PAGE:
For Release:
Contact: Susan Zemek
Washington Recreation and Conservation Office
360-764-9349:  360-902-3081

OLYMPIA–The Salmon Recovery Funding Board today awarded $18 million in grants to organizations around the state to repair rivers, remove barriers blocking fish passage and replant riverbanks in an effort to recover salmon from the brink of extinction.

The grants, given annually, went to 91 projects in 29 of the state’s 39 counties. In addition, the funding board approved Puget Sound projects, requesting $38 million, to be funded from the Puget Sound Acquisition and Restoration Fund, which awaits Legislative approval next year.

“These grants are the lifeblood of our salmon recovery efforts in Washington State,” said Gov. Jay Inslee. “They fund the core of our efforts and attract $37.5 million from other sources. These grants, along with the hard work invested by thousands of people working in our state to save salmon, have gone a long way to slowing the decline of salmon.”

Salmon on the Brink

As Washington’s population grew, its salmon dwindled. In 1991, the federal government declared the first salmon in the Pacific Northwest as endangered under the Endangered Species Act. That listing was followed by a flood of additional listings in the late 1990s. By the end of the century, wild salmon had disappeared from about 40 percent of their historic breeding ranges in Washington, Oregon, Idaho and California.

In Washington, the numbers had dwindled so much that salmon and steelhead were listed as threatened or endangered in nearly three-fourths of the state. Today, 17 species of salmon, steelhead and bull trout in Washington have been put on the Endangered Species Act list. The Legislature created the Salmon Recovery Funding Board in 1999 to determine how best to funnel state and federal funding into recovery projects. No new species of salmon have been added to the Endangered Species Act since 2007.

Grant Descriptions

Grants were awarded in the following counties. Click below for details on each project.

Both the grants approved yesterday and those awaiting legislative funding will accomplish the following:

“For the past 20 years, the Salmon Recovery Funding Board has been awarding grants for on-the-ground projects around the state,” said Phil Rockefeller, board chair. “These projects are making a difference, not only to salmon, but to the other animals that rely on salmon for food, such as orcas, and to the people that rely on them for their livelihoods. We also appreciate and value salmon as part of our heritage and want to ensure they will survive for future generations.”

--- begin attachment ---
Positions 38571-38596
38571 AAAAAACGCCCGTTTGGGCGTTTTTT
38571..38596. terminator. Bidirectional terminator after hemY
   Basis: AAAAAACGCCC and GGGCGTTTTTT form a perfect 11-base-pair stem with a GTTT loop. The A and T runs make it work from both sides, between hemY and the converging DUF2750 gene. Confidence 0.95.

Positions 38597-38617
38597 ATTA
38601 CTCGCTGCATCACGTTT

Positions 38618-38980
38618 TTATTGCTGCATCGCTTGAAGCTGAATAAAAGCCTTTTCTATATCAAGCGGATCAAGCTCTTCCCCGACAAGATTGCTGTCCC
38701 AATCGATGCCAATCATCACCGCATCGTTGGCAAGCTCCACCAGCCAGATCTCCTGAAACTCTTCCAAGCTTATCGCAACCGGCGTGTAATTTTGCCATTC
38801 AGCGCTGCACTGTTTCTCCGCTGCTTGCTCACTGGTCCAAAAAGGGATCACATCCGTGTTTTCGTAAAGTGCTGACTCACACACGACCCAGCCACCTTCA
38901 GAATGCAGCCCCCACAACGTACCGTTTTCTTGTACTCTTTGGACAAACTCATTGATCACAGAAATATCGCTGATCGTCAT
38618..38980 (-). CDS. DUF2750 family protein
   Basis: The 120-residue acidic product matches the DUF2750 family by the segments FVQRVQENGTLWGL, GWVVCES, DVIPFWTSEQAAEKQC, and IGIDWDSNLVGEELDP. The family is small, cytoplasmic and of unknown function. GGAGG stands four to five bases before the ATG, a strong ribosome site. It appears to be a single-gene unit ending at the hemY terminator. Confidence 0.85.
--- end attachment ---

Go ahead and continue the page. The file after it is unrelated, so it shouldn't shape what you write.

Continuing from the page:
Commercial and recreational fishing in Washington is estimated to support 16,000 jobs and $540 million in personal income. Recreationally, an estimated $1.5 billion is spent annually on fishing and shellfishing in Washington, supporting many rural families and businesses.

Salmon are a keystone species, upon which many other animals rely. One report documented 138 species of wildlife, everything from whales to flies, that depend on salmon for their food.

Investing in salmon recovery also has economic benefits. Every $1 million spent on forest and watershed restoration generates between 15.7 and 23.8 jobs. About 80 percent of that funding stays in the county where the project is located. Overall, salmon recovery funding since 1999 has resulted in more than $1 billion in economic activity.

“Personally, I can’t image a Washington without salmon,” said Kaleen Cottingham, director of the Recreation and Conservation Office, which provides support to the funding board. “Without these grants, I think that’s what we’d see. I’m grateful that Congress and the state Legislature have continued to fund these important projects.”

How Projects are Chosen

Projects are selected by lead entities, which are watershed-based groups that include tribes, local governments, nonprofit organizations and citizens. The projects are based on federally approved, regional salmon recovery plans. Lead entities vet projects through citizen and science committees. The projects then are reviewed by regional organizations and submitted to the Salmon Recovery Funding Board for funding. Regional salmon recovery organizations and the board review each project for cost-effectiveness and to ensure they will benefit salmon.